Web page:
Watching people run by whom I do not know should be boring, but for the forty-five minutes I will spend it is not. The sidewalk will be jammed with neighbors, guests, and visitors. Music with a strong beat will be playing. The first competitors we will see are the disabled participants in racing wheelchairs who start separately from those who are ambulatory. They are wildly cheered and encouraged by the crowd. Then an empty street with anticipation building for the first runners. A phalanx of motorcycles and trucks carrying cameras roars up Lafayette Avenue, and we become alert because we know that right behind these vehicles are the elite marathoners, one of whom hope will win the race. Many will be from African countries, and they will largely be in an Indian file at the center of the road. Then a small group of runners appears a hundred yards back. They are awfully good runners but are not going to win. Each year I wonder how these people feel—better than 99.99% of all those who run—but who will never come in first or even third or fifth. Does their ability make them feel good or are they just frustrated?

          Now we are on the lookout for the first women runners, also the elite. As a cheer went up for the first men, another erupts when the first woman is spotted.

          Soon the runners no longer appear as individuals. They stream as groups, but for a while longer almost all are still clustered within five feet of the street’s centerline. This changes every moment as more and more runners are in sight. Soon they cover the pavement from curb to curb. We can’t even glimpse he opposite side of the street, and it will remain out of sight for an hour or more as thousands and thousands of running people go by. This river of runners may be made up of many individuals but together it forms a new flood flowing east anticipating the turn north. It will then leave Ft. Greene and enter Williamsburg.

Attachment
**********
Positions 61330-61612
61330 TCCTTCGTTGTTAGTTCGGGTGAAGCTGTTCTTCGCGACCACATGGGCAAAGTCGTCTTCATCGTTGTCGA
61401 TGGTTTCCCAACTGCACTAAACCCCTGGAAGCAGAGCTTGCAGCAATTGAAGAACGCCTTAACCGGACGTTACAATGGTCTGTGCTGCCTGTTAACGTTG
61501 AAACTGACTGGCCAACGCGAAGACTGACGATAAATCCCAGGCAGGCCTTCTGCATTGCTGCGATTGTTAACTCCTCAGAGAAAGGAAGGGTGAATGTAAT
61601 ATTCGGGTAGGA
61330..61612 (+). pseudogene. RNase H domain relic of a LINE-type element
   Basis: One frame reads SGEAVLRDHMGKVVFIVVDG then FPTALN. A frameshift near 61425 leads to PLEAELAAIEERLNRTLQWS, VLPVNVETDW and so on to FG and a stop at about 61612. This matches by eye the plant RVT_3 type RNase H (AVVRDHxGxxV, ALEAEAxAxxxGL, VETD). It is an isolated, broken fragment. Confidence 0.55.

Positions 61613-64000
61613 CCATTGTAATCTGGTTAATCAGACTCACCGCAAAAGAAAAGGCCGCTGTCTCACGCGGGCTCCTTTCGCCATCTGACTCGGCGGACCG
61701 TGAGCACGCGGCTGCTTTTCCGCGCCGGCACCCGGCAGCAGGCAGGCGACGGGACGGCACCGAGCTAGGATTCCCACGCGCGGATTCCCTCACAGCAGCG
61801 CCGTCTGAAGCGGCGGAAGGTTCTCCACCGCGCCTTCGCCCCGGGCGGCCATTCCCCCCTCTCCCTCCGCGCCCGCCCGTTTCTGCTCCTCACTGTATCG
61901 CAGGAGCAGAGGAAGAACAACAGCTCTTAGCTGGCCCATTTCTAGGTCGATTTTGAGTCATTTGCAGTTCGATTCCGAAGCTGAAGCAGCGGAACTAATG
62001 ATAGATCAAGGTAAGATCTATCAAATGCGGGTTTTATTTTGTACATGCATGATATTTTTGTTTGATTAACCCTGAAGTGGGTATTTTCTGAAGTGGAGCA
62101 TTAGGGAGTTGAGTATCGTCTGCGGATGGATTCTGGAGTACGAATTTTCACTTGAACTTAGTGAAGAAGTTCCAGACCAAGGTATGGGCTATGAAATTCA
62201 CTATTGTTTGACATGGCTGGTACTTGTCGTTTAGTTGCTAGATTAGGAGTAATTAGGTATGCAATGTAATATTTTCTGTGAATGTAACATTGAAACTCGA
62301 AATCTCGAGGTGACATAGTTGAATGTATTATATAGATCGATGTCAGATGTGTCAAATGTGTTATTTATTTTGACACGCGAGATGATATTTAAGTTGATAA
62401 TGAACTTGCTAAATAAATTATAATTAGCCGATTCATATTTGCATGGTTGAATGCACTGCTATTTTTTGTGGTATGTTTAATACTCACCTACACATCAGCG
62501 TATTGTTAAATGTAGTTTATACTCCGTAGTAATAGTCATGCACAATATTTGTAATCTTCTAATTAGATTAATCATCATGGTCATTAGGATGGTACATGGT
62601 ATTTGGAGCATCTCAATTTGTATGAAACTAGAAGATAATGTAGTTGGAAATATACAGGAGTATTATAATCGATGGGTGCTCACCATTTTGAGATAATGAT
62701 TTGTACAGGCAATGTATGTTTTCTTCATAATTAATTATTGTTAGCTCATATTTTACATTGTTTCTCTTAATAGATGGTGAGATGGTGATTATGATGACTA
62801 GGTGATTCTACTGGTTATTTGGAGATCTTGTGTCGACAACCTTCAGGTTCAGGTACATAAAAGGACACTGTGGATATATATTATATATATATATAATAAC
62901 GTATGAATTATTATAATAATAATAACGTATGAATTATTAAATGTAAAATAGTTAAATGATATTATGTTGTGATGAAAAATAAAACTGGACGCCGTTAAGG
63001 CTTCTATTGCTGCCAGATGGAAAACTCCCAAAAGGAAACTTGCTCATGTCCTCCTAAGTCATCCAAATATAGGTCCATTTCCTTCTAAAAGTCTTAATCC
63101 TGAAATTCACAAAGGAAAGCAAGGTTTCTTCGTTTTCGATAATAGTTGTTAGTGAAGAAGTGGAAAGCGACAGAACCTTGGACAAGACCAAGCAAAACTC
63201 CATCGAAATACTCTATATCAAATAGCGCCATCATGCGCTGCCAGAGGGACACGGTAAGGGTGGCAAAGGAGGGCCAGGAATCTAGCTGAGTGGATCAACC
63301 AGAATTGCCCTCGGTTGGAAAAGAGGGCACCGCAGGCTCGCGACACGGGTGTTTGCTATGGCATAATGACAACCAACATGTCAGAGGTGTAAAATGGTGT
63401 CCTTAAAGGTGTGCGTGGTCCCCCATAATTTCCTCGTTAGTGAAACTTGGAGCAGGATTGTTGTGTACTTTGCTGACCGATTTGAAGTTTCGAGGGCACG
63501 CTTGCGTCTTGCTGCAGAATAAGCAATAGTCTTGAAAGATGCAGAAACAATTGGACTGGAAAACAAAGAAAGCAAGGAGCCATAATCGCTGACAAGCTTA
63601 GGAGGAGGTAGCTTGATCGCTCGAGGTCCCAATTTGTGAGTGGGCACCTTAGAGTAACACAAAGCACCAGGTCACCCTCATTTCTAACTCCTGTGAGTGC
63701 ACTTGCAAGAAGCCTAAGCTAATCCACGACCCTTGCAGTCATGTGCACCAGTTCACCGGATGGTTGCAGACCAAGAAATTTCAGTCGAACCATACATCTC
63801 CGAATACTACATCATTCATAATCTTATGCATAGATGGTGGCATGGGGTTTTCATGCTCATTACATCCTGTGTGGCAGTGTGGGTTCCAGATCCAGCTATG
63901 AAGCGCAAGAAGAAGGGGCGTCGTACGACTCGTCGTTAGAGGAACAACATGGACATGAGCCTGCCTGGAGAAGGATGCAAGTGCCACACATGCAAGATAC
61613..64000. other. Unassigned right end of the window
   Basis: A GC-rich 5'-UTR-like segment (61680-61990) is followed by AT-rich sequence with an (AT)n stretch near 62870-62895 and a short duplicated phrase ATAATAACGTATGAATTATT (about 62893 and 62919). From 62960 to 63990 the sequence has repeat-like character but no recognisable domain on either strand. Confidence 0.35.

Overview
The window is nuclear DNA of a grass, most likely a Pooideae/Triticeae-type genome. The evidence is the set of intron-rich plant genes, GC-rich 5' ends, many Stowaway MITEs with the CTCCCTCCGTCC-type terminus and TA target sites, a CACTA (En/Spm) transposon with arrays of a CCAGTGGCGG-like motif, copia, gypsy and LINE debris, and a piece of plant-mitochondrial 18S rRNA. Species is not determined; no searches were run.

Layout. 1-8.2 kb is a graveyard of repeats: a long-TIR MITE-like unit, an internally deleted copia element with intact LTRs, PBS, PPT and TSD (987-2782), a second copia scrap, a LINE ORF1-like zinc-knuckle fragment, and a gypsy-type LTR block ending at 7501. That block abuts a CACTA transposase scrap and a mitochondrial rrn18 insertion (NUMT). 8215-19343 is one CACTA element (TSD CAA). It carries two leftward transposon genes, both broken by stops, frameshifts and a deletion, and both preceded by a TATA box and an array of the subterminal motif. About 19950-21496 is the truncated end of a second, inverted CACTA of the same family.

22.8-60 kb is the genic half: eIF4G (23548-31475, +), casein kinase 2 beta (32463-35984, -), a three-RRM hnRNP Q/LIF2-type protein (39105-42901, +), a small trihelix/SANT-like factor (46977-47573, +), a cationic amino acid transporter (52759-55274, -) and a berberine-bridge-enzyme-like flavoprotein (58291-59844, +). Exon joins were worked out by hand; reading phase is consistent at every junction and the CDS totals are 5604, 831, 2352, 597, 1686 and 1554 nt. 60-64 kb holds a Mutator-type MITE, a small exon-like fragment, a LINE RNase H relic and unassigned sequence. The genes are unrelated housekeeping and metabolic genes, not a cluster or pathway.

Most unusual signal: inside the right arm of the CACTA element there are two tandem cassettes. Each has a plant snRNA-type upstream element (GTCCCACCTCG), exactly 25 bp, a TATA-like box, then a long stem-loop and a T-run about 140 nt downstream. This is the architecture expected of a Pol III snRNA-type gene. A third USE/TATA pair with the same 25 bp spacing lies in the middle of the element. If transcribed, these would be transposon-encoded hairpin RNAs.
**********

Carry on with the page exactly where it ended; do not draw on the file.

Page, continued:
I find myself noticing the colors that bounce by. This is not a uniformed sport, and the running clothes comes in many hues, often indicating the nationality of the wearers: Rumania and New Zealand, Japan and Nigeria, and almost every country in between. Some carry messages—“World Peace,” “Fight Climate Change,” “Marry Me Becky,” “My Kids Are the Greatest.” Some run in costume—every so often I spy a bunny rabbit or a Santa Claus. At one time there were a lot of Obamas. How many, if any, Trumps will there be? A few simultaneously juggle as they run. I have seen a guy running backwards. For years, a man in a tuxedo ran carrying at shoulder height a dining room tray with a glass on it as though he were going to serve champagne at the finish line.

          I watch the gait of the runners. Some have a high knee lift while the feet of others only clear the ground by a few inches. Often the different styles are side by side so it seems as if each is equally efficient. Some are awkward as a new-born colt; some are as graceful as a gazelle.

          Many of the runners seem to be in their thirties, I but find myself looking for the outliers. I am somehow when I see those who are sixty or seventy, and I spot many.

          Even though the run is not even a third over where I watch, some of the runners will look as if they are straining, and I wonder if they will make it. Some look as if they are merely coasting and do not care about their time. Others seem as if they are pushing themselves, chasing a PB—a personal best.

          As the crowd of runners increases and seen more and more blur by, I feel something akin to a vertigo. It’s time to go home. I will turn on the TV because even though runners are still going by my viewing spot, eighteen marathon miles away the elite runners will be approaching the finish line. I can hear through my windows cheering for those at the end of my block commingled with cheers on TV from Central Park, and I will be struck as I am every year that soon there will be a winner while many still have two-thirds of the race to go.

          And through all of this, I always feel a bit of pride that I, more than once, ran this marathon, and I wonder if I am happy or sad that my body no longer will allow it.

          But to all those run on Sunday, I wish you good luck, or I suppose more appropriately, God speed.